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Microeconomic rationality as seen through hypothetical markets for environmental goods and services
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Microeconomic rationality as seen through hypothetical markets for environmental goods and services

12 Seiten · 3,35 EUR
(16. März 2009)

Ich bin mit den AGB, insbesondere Punkt 10 (ausschließlich private Nutzung, keine Weitergabe an Dritte), einverstanden und erkenne an, dass meine Bestellung nicht widerrufen werden kann.


... In the present paper we attempt a first stock taking of our views on the range of the corresponding simplifications in the field of our own research during the last 15 years, namely, that of the economic valuation of environmental goods and services. More specifically, we focus on the theory of choice and its particular expression as a microeconomic theory of demand. The latter forms the rational groundwork for the predominant methods of economic valuation of environmental goods and prevails today in the discussion on the direction and range of environmental investments. Its importance for the theoretical foundation of important decisions and legislative texts of environmental management has increased substantially in the last few years.

Two recent examples are the European Community Directive 2000/60 on water resources management (known as Water Framework Directive, WFD) and the European Community Directive 2004/35 on environmental liability with respect to the prevention and restoration of environmental damage (known as Liability Directive). Clearly, the implementation of these Directives will require employing tools of the environmental sciences, and especially environmental engineering and restoration ecology, which are essentially related to the diagnosis and restoration of ecosystem functions. However, this task will require for the first time the systematic application of economic methods and tools (e.g. cost accounting and valuation of non-market goods and services) as well as the consideration of legal and administrative procedures in order to achieve the internalization of environmental externalities.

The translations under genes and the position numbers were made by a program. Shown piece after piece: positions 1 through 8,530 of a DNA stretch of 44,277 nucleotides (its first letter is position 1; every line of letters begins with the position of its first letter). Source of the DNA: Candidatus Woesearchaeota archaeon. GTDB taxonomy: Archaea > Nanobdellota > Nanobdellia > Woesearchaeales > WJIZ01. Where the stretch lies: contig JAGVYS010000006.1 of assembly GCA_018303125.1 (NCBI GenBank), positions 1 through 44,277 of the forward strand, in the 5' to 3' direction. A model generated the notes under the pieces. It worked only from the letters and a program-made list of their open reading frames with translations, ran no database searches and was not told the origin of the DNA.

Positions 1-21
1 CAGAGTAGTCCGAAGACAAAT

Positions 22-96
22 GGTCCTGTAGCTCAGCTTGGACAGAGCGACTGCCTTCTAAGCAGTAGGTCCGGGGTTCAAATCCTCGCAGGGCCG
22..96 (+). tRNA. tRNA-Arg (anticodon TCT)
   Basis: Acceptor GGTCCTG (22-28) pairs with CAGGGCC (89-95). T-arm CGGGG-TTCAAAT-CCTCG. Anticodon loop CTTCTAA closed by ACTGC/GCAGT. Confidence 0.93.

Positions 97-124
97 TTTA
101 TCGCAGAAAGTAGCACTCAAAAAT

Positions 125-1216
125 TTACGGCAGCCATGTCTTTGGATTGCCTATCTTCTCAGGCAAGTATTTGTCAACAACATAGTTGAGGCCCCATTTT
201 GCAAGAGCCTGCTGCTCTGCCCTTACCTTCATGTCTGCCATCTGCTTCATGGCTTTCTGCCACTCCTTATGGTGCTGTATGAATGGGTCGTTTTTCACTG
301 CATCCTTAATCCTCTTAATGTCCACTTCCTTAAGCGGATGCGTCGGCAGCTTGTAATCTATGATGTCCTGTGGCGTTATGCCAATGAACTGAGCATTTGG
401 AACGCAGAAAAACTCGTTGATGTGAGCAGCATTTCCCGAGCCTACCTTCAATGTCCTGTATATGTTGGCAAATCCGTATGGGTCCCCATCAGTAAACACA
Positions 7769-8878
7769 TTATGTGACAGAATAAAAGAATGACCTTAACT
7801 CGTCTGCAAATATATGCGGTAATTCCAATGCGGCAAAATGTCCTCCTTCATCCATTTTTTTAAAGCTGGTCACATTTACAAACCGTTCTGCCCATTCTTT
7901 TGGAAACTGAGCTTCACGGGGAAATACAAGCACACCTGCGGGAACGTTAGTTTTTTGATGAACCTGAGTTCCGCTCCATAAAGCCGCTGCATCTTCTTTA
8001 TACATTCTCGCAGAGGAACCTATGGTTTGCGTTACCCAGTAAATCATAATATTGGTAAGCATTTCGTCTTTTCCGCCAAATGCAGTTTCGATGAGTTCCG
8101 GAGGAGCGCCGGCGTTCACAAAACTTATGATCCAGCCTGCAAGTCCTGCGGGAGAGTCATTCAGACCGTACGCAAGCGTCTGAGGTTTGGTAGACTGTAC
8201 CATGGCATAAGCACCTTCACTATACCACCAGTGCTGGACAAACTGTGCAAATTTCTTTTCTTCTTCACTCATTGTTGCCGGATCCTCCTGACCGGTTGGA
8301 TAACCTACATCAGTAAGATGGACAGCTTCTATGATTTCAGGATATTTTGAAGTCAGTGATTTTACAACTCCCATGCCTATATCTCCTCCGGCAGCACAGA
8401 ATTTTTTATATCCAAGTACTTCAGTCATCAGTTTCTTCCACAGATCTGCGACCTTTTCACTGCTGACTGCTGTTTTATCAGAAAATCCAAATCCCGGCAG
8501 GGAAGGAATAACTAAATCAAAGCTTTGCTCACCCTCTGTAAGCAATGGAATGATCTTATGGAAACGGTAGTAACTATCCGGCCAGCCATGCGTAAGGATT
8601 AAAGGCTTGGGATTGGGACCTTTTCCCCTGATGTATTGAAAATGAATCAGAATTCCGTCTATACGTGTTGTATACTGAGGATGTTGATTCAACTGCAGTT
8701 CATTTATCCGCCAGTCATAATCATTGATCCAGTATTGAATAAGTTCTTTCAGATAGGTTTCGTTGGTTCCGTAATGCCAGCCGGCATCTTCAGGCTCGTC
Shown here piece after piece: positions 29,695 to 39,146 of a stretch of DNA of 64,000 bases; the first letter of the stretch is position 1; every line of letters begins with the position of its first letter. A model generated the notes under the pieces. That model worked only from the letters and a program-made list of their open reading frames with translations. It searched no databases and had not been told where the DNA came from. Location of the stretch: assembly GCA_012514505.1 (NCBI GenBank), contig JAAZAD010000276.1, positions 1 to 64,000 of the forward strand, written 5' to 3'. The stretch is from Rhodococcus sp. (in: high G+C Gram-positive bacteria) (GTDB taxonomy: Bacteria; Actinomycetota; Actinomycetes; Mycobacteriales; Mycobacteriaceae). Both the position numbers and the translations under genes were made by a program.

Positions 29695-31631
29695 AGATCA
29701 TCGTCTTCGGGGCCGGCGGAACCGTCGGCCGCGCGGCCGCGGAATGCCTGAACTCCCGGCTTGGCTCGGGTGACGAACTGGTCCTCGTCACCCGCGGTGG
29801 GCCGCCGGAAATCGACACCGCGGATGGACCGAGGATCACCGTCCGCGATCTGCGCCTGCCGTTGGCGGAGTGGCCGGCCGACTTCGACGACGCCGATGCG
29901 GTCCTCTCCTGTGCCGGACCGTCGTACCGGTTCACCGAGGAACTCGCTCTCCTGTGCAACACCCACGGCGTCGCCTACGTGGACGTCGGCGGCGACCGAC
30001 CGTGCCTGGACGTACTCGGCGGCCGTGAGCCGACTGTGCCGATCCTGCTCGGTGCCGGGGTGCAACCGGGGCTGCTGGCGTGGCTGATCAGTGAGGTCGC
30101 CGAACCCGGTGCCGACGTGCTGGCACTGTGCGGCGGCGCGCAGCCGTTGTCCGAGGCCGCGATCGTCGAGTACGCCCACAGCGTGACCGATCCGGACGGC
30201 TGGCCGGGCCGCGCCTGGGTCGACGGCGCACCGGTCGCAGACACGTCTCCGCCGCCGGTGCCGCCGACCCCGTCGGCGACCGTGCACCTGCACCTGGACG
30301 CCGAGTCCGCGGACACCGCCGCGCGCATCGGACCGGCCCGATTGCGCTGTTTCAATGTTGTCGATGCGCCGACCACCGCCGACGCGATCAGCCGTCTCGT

In particular, the scientifically complex confrontation of the issues that arise from the implementation of the Liability Directive, in conjunction with the potentially significant economic externalities of industrial activities will inevitably lead to judicial disputes and will require the expertise of a wide range of professionals.

In view of these developments and of the potential role of economic valuation results as a judicial means of evidence, it becomes urgent to track down and critically survey the results so far from the empirical applications of the neoclassical theory of choice and demand within the context and through the methods of the economic valuation of the environment. This process, we hope, will highlight those problems that are due not primarily to the incorrect “translation” of the theoretical concepts, but to the intrinsic difficulties of the theory itself.

zitierfähiger Aufsatz aus ...
the authors
Prof. Dr. Michaelis Skourtos

Professor für Umweltökonomie an der Ägäischen Universität in Mytilini, Lesbos, Griechenland.

Areti Kontogianni

University of Aegean, Department of Marine Science, Mytilene, Greece.